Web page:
And here we are, halfway through Alex’s final semester in high school. In a few short months, my kid will be off to the University of Georgia. Of course, this is wrought with its own excitement, joy, pride, questions, anxiety and sleepless nights. His role in our family is huge – he’s our first born, with two siblings that look up to him, even though they don’t act like it. And he’s the first to leave the nest.

Suffice it to say, I’m feeling sentimentally fragile these days. It’s unknown, even to me, when the emotional pangs will hit. I’m trying to avoid known triggers, like thinking this is his last (insert event here) at home. And of course, Alan Jackson songs are banned from the house.

So I held on to the sunny, warm memory of my Sunday walk with Alex for the next week. As the following Sunday rolled around, I loitered around the house and found many excuses to hover around his doorway, you know, just waiting to see if a second miracle might occur. As the afternoon ticked along, I took the ball into my own hands, peeked into his doorway asked him oh-so casually, “Hey, you want to go play some tennis?” I turned to leave sure his head wouldn’t even lift from his snap chatting endeavors, as he muttered, “Nah.” Instead, he replied with a simple, “Sure.”

Ah, a second Sunday miracle had occurred.

I’m pretty certain one can get too pushy with the miraculous. So I was all set to revel in the joy of the past two weeks, when out of the blue the very next Sunday, Alex asked me — just me, no begging sister, brother or dad allowed —to go to lunch after church. And here’s the kicker: He paid.

This marked the third miraculous-moment-Sunday in a row. And this past Sunday was Easter, so make that four.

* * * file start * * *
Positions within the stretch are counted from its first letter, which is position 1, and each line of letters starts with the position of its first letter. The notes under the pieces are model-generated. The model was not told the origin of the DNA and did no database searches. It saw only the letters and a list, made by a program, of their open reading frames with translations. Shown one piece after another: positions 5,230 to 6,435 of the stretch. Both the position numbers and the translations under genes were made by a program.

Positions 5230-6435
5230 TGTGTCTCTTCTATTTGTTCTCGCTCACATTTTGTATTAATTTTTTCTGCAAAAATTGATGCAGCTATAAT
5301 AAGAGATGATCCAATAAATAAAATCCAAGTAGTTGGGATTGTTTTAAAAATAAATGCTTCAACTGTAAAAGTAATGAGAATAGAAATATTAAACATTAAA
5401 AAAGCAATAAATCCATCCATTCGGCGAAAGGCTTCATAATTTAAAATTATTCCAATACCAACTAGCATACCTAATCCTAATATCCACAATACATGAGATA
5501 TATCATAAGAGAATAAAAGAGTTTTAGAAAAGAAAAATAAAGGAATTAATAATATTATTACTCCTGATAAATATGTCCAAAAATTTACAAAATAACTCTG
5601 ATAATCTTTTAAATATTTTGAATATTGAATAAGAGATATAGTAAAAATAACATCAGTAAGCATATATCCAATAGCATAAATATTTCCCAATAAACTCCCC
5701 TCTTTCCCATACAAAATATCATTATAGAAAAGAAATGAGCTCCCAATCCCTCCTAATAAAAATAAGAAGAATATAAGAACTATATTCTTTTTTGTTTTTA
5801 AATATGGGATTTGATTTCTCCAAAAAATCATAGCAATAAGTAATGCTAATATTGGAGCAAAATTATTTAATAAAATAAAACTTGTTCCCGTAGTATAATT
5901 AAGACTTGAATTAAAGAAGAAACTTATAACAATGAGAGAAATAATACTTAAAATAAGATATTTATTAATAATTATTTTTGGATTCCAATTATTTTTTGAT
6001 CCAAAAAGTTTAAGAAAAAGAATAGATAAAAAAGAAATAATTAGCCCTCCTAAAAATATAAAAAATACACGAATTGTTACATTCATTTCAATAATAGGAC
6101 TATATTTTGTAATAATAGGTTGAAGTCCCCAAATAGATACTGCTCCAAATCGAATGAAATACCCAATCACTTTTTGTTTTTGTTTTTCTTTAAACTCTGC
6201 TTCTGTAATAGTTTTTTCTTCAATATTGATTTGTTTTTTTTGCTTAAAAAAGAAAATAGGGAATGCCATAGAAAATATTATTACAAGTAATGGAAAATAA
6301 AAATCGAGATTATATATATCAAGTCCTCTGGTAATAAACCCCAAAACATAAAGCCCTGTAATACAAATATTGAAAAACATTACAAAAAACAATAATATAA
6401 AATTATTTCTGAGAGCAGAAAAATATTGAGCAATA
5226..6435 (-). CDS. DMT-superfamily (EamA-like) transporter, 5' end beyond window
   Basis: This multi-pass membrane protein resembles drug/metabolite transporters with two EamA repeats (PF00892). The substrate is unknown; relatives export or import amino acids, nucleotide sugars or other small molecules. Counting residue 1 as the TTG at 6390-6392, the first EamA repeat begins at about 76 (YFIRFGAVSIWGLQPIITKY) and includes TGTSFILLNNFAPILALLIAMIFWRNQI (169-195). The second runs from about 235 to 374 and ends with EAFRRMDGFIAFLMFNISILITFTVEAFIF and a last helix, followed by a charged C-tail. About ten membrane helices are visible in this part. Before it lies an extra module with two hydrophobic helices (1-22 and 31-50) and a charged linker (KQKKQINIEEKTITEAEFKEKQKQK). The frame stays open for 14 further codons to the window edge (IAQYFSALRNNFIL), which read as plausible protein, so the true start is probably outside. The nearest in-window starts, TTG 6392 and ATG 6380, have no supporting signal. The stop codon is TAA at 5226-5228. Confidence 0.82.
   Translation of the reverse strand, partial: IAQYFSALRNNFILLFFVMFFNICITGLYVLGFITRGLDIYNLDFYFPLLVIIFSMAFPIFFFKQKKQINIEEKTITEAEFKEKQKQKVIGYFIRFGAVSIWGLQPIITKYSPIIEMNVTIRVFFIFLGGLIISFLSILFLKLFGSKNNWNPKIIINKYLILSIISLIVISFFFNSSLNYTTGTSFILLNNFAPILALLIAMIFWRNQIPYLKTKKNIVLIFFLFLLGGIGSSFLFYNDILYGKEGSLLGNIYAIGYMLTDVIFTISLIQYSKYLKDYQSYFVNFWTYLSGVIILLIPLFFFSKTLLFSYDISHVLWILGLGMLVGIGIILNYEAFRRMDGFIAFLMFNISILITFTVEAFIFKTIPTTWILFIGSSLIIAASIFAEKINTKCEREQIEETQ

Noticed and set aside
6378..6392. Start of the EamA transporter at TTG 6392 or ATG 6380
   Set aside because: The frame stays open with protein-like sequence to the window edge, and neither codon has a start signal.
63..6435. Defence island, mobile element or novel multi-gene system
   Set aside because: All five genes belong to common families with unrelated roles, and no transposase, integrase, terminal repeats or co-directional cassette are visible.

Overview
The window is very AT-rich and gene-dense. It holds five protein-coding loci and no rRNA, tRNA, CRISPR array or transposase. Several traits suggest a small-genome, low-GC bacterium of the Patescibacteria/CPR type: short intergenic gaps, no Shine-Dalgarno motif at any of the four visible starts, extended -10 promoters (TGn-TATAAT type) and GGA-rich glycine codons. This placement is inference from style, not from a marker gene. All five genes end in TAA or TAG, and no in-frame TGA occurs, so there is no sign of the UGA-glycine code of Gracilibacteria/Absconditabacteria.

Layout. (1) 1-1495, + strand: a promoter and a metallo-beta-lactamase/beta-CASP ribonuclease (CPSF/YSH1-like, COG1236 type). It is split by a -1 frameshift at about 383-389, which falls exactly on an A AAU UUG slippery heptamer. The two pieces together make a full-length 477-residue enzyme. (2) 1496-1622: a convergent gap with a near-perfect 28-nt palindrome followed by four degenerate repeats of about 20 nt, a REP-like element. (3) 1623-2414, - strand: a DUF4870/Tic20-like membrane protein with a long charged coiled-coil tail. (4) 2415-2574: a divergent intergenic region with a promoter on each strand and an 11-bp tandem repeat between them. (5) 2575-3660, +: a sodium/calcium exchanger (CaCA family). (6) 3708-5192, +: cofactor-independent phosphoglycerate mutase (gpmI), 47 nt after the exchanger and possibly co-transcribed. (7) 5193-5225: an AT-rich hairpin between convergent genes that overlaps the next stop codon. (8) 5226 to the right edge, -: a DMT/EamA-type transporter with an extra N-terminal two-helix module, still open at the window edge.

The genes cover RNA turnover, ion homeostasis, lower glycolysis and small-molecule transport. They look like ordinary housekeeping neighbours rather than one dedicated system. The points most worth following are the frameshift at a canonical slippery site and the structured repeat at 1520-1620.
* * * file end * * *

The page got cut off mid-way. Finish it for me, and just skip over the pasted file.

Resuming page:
I hesitate to even put it in writing, but could it be that my son is feeling a slight bit sentimental about his impending departure? Could it be that he is feeling the heavy tug as well? I will never ask, but I will take it. And I will hold on to it, every grateful for his letting me in as I struggle to let him go.

And, of course, I’ll keep my Sunday’s open.

 

 

 

Cathy Lepik a mother of three: two sons, one in college and one in high school and a middle-school daughter. She’s a freelance writer that earns a living through advertising copywriting, but her love is writing about her kids. She lives in Atlanta, Georgia with kids, husband and Labrador Retriever. She has a blog, ThisThatandTheMother. 

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1 Comment

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  1. Karen DeBonis

    June 26, 2018 at 12:49 pm

    Cathy, I’m so envious! My younger son is 27, and I’m still waiting for a miracle. But he has his own life, a great job, a master’s degree, a good head on his shoulders. When I say “I love you,” he says I love you too.” That’s miracle enough for me. Still, some day I hope he pays for lunch.